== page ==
Whether you want to change the world of manufacturing, increase product quality for consumers or the safety of workers, or oversee worksite improvements, St. Ambrose has a program that leads to your goals, and more.

Our graduates work at ExxonMobil, Ford Motor Company, Genesis Health System, NASA, Boeing Charleston, Deere & Company, Land O'Lakes, and others.

Ambrose Advantages

  • Extensive Hands-On Research and Design Experience
  • Faculty Focus On You
  • Accredited Program

Our rigorous, but rewarding, Industrial Engineering program gives you hands-on, real-world experience. You will be guided by an expert and engaged faculty and gain skills that make you a sought-after asset in the workforce.


The St. Ambrose Industrial and Mechanical Engineering Programs are accredited by the Engineering Accreditation Commission of ABET (www.abet.org).

What will I learn?

Industrial Engineering is concerned with designing, evaluating, and improving systems. At St. Ambrose, our emphasis is on how humans fit into those systems to ensure safe and productive work. Courses include industrial design, materials science, engineering dynamics, work systems design, ergonomics, system integration, and operations planning, scheduling and control.

The St. Ambrose Industrial Engineering Program is accredited by ABET, and we are the only university in the Quad Cities region that offers this degree. If you want to dual major in both Industrial and Mechanical Engineering, we offer that program, too.

Full-time students generally earn the dual major in 4.5 years (or less), and we give part-time students up to eight years to complete any of the engineering programs. No matter what you choose, you will work closely with engaged faculty who give you a real-world education in and outside the classroom.

Why choose the SAU Engineering program?

Our Liberal Arts focus makes us different than any other engineering school.

Yes, you will learn the same math, science, and analytical skills here, but you will also learn to think critically, how to communicate, work in teams, and gain the ability to see how and where you fit into the greater world. These are assets regional and national employers are looking for in new hires, and they tell us that our students excel in those areas. That could be why 99% of our domestic students have a job lined up before they graduate.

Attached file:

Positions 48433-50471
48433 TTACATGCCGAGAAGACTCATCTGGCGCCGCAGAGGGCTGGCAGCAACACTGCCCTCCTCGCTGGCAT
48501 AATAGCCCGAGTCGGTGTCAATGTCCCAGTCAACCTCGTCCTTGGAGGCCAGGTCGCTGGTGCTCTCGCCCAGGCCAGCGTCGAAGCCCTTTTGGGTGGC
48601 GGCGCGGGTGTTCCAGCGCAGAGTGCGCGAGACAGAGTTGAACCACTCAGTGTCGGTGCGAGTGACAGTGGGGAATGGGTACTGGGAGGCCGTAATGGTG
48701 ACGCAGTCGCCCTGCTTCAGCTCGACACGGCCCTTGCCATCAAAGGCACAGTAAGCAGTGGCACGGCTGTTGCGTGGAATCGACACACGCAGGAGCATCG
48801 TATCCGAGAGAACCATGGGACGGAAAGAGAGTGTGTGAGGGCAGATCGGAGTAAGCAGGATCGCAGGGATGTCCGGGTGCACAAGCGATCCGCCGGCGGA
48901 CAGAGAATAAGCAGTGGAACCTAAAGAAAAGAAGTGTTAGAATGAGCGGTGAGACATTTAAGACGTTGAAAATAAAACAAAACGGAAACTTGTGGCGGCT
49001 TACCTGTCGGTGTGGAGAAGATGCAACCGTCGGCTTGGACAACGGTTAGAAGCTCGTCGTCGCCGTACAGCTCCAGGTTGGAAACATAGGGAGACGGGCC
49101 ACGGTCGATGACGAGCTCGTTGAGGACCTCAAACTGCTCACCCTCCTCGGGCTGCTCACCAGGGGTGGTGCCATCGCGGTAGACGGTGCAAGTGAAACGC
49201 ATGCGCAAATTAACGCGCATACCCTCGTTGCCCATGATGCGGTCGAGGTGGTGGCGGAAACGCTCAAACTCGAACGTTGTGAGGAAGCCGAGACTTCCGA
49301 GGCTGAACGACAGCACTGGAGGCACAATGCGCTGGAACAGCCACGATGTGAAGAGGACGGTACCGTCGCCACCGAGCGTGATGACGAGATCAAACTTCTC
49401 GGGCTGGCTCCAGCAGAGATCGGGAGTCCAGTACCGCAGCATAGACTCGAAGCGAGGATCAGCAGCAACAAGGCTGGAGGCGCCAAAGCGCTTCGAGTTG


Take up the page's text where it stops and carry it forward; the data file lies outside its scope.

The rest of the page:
Enrollment in our engineering programs has grown from 50 students in 2009 to more than 150 this year. That is a lot of growth, yet we remain a small department committed to giving you personal attention. Our goal is to educate engineers, not conduct personal research projects. You will be taught by Ph.D.s, not T.A.s.

Our engineering programs get high praise and support from regional employers, who offer internships, professional mentors, and job opportunities. Some even offer financial support to the university, allowing us to provide you with three floors of state-of-the-art labs.

What kind of lab facilities are there?

Our state-of-the-art Engineering and Physical Science Laboratories are in Hayes Hall and offer you all of the equipment and technology you need to build and apply what you are learning.

Our facilities include:

  • Thermo-Fluids Laboratory where you can visualize, control, and test concepts in thermodynamics, fluid flow, and heat transfer, then apply that knowledge to design and build systems involving energy.
  • Mechatronics Laboratory which serves as a collaborative learning classroom. Junior and senior level engineering courses that require specialized technology are issued laptops equipped with software, including ProE, Solidworks, ANSYS, PSpice, MatLab, and LabView.
  • Machine Shop with fabrication facilities for woodworking, welding, milling (including CNC programming), 3D printing, and programming an industrial robot. If you complete the manufacturing course, you can use the facilities, under faculty/staff supervision, for academic-related projects.
  • Computer and Prototyping Lab with a new 3D printer that extrudes plastic filament, creating a high-quality, customer-ready product.
  • Engineering Computer Lab, which is open 24/7 for engineering students. You can use upgraded computers and monitors, and access the software you need for engineering-specific assignments and projects. Printing is free in the lab.

All engineering faculty have offices in Hayes Hall and there is a small prototyping and student work room.

What unique learning opportunities will I get at SAU?

  • Internships: Through our extensive network of engineering alumni and companies across the country, you get on-the-job experience in a mandatory internship at leading manufacturers such as Deere & Company, the Rock Island Arsenal, Caterpillar and more.
  • Design Experience: Enroll in junior and senior-level design courses and undertake a real project for a real customer, then present your work at an Engineering Showcase. Students have completed projects for local companies and even engineered ways to help people with disabilities lead more active lives.